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Heater for Attenuated Total Reflectance Silver Chloride Prism

IP.com Disclosure Number: IPCOM000092455D
Original Publication Date: 1966-Nov-01
Included in the Prior Art Database: 2005-Mar-05
Document File: 2 page(s) / 44K

Publishing Venue

IBM

Related People

Herrmann, RC: AUTHOR

Abstract

To determine the best cure cycle for a thermosetting resin in order to achieve the desired physical characteristics of the resin, transmission infrared spectrometry can be used if the resin is transparent. However, if the thermosetting resin contains an opaque filler, e.g., CaCO(3) the best cure cycle can no longer be determined by such methods.

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Heater for Attenuated Total Reflectance Silver Chloride Prism

To determine the best cure cycle for a thermosetting resin in order to achieve the desired physical characteristics of the resin, transmission infrared spectrometry can be used if the resin is transparent. However, if the thermosetting resin contains an opaque filler, e.g., CaCO(3) the best cure cycle can no longer be determined by such methods.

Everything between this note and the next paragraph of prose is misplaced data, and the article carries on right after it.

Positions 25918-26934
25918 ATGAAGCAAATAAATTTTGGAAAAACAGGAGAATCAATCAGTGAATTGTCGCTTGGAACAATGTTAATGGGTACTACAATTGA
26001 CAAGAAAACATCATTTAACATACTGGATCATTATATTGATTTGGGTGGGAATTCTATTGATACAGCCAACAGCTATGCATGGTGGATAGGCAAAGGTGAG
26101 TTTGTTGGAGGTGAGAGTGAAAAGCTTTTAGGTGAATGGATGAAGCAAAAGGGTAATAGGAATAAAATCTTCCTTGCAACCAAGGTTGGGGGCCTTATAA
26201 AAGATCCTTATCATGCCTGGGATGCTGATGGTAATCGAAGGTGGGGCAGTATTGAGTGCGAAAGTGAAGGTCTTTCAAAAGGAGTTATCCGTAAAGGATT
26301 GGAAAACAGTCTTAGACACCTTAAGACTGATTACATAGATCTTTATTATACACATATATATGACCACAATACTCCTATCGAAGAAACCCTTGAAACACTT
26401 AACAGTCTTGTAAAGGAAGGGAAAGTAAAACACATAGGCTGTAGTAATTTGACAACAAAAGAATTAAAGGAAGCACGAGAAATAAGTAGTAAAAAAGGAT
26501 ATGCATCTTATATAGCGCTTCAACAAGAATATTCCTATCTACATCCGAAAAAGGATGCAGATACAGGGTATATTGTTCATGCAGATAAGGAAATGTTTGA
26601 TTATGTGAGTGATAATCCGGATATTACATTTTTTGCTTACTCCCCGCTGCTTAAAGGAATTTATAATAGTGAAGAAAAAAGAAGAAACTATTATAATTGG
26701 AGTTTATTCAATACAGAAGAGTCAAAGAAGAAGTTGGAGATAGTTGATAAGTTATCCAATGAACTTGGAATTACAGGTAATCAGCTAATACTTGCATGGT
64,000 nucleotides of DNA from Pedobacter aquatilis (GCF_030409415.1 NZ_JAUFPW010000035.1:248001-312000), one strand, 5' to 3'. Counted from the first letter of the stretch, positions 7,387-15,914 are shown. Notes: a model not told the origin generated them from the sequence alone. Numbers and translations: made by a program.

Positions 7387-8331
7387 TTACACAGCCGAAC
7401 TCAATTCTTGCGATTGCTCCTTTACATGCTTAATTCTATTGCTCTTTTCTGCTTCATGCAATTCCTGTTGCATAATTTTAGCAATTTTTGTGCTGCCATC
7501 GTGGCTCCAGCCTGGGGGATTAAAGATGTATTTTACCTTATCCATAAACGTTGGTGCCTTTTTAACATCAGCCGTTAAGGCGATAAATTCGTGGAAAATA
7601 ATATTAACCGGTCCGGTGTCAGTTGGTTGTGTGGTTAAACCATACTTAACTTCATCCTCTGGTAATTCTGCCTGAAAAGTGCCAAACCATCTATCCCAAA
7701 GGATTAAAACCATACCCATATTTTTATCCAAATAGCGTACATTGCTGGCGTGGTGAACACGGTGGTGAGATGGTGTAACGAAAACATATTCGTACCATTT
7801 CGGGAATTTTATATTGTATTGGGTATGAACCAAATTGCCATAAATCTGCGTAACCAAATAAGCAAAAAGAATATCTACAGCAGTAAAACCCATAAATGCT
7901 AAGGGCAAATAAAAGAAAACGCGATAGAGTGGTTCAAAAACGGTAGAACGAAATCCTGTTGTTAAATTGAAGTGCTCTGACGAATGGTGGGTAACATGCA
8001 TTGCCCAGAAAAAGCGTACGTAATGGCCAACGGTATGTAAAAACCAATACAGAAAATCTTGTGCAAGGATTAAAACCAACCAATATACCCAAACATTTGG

Instead, it is necessary to resort to attenuated total reflectance infrared spectroscopy in conjunction with a prism heater as shown. This prism heater comprises disposable silver chloride prism plate 1 onto which is coated the opaque thermosetting resin 2 to be evaluated. Plate 1 is held into position by prism plate holder 3 having heater rods 4. The latter are positioned such that resin 2 can be heated during infrared radiation. Rods 4 are connected to a variable transformer so that temperature can be varied. To monitor the temperature during heating, thermocouple 5, connected to a temperature gauge, it attached to holder 3, so as to contact the thermosetting coating of plate 1. Cover 6, shown by the dashed lines, surrounds rods 4 to prevent dissipation of heat.

In operation, incident infrared radiation passes plate 1 and is reflected off resin 2 and back to an infrared spectrophotometer. The absorption or reflection of the incident infrared radiation by the resin 2 coating changes during curing. Hence, absorption maxima at wavelengths which are not initially...